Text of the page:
Groninger Koek: a recipe for a traditional loaf

While in Groningen, of course, this foodie had to sample local and traditional fare.One of the items which will now be regularly eaten at breakfast is Groninger Koek. Don’t be mistaken: it’s not a cookie.

bolletje 2Groninger Koek looks and feels like something between a dark loaf and cake. In the Netherlands, it’s not served with afternoon tea. Instead, slices of the rectangular loaf are eaten at breakfast. It’s a variation of what in the Netherlands is called “ontbijtkoek”, or breakfast cookie.

Peijnenburg cookieLiving in the Netherlands or Belgium? Your local supermarket sells different variations. Some are just called “ontbijtkoek”, others are called “Groninger koek”, and I even came across “oude wijven koek” or Old Wives’ Cookie. The latter contains more anise than others. supermarket chains will sell their own versions, but well-known brands are Peijnenburg and Bolletje.

Want to try creating your own? Take this recipe and start experimenting:

Ingredients
200 g rye flour
50 g self-raising flour
1 tsp baking powder
100 g brown sugar
1 tbs ground ginger
1 tsp ground cinnamon
1/4 tsp ground cloves
1/8 tsp ground nutmeg
1/8 tsp ground allspice
pinch of fine sea salt

Or leave all the above spices out and replace with two to three tsp of “koek and speculaas” spices. My earlier post about Lojola in Antwerp contains information on how to make this mix of spices. Scroll down to the end of this post and you’ll have several variations of “Koek en Speculaas” spices.

1 egg
30 ml dark molasses
237 ml of water

Optional:
40 g candied ginger, chopped in squares; or 200 g of any combination of currants, raisins, nuts, candied fruit such as cherries chopped in halves, candied peel from oranges and other fruit, even dark chocolate chips.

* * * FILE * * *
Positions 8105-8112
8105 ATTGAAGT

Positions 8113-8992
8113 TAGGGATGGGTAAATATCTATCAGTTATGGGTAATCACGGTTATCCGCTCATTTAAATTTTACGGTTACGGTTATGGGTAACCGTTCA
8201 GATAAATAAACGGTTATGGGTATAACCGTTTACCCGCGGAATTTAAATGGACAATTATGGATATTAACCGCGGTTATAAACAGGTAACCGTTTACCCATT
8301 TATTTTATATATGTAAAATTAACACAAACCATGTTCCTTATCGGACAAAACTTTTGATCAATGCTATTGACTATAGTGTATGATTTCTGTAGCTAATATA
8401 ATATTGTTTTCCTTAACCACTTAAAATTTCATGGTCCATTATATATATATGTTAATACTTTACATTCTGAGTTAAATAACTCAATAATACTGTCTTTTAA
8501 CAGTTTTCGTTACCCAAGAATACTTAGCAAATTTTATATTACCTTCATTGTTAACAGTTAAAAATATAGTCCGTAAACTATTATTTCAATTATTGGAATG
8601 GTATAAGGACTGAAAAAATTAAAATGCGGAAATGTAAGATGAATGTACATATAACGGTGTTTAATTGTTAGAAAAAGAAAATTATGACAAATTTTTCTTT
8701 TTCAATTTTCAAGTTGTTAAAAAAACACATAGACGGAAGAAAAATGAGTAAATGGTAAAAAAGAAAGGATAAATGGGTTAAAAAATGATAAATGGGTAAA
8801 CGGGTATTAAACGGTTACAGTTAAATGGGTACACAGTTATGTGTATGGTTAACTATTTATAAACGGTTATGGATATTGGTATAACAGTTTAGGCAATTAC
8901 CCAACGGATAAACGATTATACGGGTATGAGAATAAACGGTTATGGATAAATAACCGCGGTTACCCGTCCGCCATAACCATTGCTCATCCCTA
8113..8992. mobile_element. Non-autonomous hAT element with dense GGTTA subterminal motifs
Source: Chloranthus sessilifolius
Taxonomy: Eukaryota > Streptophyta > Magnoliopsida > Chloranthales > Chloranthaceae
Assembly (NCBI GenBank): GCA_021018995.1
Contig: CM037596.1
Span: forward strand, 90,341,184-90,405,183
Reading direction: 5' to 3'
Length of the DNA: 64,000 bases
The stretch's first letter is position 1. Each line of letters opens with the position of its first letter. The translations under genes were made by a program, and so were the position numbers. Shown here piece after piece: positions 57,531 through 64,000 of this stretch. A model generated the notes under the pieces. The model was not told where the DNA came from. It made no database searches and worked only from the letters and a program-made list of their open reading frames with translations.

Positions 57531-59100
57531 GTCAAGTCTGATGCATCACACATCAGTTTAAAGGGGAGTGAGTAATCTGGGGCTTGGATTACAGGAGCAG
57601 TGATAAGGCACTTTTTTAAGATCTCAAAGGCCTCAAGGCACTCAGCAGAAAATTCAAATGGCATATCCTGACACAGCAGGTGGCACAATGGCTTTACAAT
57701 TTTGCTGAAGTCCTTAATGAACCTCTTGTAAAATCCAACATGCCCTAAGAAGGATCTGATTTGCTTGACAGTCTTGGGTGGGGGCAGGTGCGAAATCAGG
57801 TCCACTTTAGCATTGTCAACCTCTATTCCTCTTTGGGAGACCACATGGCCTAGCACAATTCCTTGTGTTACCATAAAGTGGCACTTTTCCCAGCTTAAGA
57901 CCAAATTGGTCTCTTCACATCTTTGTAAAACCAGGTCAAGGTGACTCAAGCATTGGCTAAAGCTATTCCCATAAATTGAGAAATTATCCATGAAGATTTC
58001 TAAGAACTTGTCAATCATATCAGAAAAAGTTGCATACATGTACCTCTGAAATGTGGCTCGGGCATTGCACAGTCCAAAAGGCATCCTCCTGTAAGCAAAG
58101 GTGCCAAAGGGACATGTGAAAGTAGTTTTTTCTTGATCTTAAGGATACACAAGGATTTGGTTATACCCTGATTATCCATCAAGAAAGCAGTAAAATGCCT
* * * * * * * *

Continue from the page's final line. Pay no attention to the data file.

Preparation

Preheat oven to 180º C. Butter and flour an 22 x 12 cm cake or loaf tin.

Mix flours and baking powder, sugar, spices and salt in a large bowl or your kitchen machine.

Lightly beat the egg in another bowl. Add water and molasses and ensure the three ingredients are well mixed.

Add the egg, water, molasses mix to the flour mix. Ensure the two different mixtures become one thick batch.

If you want your loaf to contain candied fruits, dried fruits, and other ingredients, add these to the batch at the last moment. Ensure these ingredients are whisked through but not cut to pieces. So if using a kitchen machine: pulse just a few times.

Pour the mix into your greased cake or loaf tin and bake for 50 to 60 minutes. As with an ordinary (fruit) cake: if you push a tooth pick in and pull it out, it should come out clean.

Let your Groninger koek cool for 10 to 15 minutes, before carefully removing it from its tin. Leave to cool. Though as the cook, you are of course entitled to cut a tiny slice to test its taste, this loaf is best served with real butter, at breakfast the next morning.

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